The Oscars are behind us and as the season recedes in time’s rearview mirror, your Carpetbagger (the moniker’s a riff on the red carpet, by the way) is finding that writing anything else on the awards grows ever more difficult.
But you know, it was a pretty interesting season.
Sure, a bunch of us forecast incorrectlythat “The Revenant” would win the Oscar for best picture, but (a) in our defense, no one knew with certainty who would win because the big precursors awards went to three different movies and (b) they’re only movie awards, kids. A lot of us were delighted to have been proven wrong, and not just because it was a treat to feel surprised. “Spotlight,” a quiet, devastating film that won hearts, showed that good intentions can also pave the road to a big fat Hollywood win.
As several prognosticators noted Monday, the odds were certainly stacked against “Spotlight.” It was seen to have a lock in only one other Oscar category, best screenplay, and the last time a film won best picture after picking up only one other Oscar was 1952, when Cecil B. DeMille’s “The Greatest Show on Earth” won. The movie history encyclopedist Scott Feinberg of The Hollywood Reporter also noted that on the four other occasions when the big industry guilds chose three different best pictures, the screen actors’ picks never went on to win the Oscar — at least until Sunday.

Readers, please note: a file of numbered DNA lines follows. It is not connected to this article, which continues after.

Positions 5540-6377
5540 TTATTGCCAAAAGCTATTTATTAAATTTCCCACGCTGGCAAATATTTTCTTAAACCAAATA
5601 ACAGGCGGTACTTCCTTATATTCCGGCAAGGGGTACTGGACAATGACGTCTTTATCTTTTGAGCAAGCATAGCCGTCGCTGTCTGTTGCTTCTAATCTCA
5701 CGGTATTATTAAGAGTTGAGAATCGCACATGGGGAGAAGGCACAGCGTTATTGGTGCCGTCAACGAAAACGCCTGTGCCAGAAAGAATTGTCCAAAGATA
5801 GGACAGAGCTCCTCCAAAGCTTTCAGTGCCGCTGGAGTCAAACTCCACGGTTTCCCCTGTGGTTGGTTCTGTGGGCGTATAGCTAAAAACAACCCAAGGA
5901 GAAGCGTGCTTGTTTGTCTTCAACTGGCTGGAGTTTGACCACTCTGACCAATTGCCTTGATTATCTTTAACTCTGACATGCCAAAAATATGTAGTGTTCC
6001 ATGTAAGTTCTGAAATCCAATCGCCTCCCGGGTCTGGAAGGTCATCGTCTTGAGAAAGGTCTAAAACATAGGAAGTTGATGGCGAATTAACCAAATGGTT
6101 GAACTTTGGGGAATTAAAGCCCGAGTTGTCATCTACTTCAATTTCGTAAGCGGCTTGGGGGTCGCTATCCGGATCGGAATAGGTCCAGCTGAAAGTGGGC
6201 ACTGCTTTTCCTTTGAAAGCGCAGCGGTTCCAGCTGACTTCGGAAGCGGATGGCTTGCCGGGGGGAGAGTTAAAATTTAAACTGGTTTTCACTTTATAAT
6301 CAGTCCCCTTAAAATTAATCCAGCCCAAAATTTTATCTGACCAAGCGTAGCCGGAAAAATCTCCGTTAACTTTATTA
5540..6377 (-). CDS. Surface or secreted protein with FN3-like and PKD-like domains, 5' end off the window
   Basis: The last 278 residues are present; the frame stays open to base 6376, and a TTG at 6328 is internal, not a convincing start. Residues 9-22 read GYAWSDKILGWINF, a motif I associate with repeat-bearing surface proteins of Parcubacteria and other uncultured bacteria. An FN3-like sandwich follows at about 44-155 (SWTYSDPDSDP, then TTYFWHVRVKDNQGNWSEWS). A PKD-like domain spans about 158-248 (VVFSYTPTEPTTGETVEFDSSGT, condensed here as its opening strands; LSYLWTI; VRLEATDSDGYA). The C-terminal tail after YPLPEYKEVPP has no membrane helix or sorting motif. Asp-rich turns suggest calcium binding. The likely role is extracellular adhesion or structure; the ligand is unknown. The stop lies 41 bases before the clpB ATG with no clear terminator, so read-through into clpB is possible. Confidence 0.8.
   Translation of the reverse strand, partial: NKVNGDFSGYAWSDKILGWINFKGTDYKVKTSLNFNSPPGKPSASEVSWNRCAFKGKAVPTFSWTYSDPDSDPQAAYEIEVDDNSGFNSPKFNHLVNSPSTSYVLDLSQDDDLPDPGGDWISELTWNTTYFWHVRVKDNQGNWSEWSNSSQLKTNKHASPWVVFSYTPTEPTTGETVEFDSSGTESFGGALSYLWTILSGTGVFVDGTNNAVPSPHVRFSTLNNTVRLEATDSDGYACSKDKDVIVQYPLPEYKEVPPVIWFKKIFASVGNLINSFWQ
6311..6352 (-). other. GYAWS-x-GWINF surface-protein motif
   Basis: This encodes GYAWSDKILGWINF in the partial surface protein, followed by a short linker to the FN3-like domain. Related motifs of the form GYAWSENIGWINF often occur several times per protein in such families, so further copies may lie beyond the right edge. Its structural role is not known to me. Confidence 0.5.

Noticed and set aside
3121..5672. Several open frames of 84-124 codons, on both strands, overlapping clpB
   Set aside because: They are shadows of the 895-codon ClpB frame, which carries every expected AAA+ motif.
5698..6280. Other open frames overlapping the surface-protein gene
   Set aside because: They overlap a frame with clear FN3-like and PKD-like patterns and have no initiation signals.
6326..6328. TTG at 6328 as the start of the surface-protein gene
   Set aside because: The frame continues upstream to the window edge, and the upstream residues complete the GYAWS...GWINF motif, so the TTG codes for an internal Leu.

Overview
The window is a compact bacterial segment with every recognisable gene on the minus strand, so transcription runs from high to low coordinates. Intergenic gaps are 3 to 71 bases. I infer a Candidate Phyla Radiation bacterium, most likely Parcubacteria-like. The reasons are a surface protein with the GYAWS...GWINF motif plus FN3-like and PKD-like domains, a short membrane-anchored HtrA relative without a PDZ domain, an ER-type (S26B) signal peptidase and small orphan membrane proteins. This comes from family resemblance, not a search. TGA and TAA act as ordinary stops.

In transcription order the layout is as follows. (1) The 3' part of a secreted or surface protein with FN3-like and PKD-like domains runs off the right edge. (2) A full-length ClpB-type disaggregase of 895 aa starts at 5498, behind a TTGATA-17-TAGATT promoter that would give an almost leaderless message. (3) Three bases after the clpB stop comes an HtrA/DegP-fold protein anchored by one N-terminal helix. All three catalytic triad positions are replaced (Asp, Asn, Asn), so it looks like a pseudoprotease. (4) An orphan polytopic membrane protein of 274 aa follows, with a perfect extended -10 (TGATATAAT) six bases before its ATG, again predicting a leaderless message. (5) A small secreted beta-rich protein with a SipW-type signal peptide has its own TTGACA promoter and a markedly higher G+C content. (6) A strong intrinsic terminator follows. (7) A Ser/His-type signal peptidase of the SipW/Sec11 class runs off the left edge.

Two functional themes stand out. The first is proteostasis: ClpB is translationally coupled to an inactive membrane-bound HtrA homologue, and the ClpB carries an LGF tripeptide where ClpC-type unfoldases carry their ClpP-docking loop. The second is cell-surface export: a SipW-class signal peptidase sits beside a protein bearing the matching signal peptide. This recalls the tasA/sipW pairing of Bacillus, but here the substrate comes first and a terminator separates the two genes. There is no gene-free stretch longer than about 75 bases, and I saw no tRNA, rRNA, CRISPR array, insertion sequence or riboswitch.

The other big surprise of the night was Sylvester Stallone’s not winning best supporting actor, though, looking back, his campaign narrative — “what a comeback!” — obscured stark realities. The Screen Actors Guild had not nominated Mr. Stallone, he has made a slew of bad movies, and “Creed” was the seventh Rocky film: the academy is not big on franchises. But what a run he had, as he’s been the first to admit.
In the end, the most significant thing to come out of the season was the return of #OscarsSoWhite, which put Hollywood’s racially biased ways under the microscope and foisted the Academy of Motion Picture Arts and Sciences into the hot seat. It’s hard to imagine anything more explosive in America than race and the country’s inability to come to grips with its original sin. And while it’s debatable whether the Oscars and the awards season are the forums to try to hash all of this out, they did provide great platforms.
Besides, Hollywood is what America created in lieu of royalty, and it’s not something its countrymen want to abolish anytime soon. Why not get a little bit of representational democracy happening now? Here’s hoping that conversation results in far more than lip service. And, on that note, see you on the carpet when this all kicks back into gear nine months hence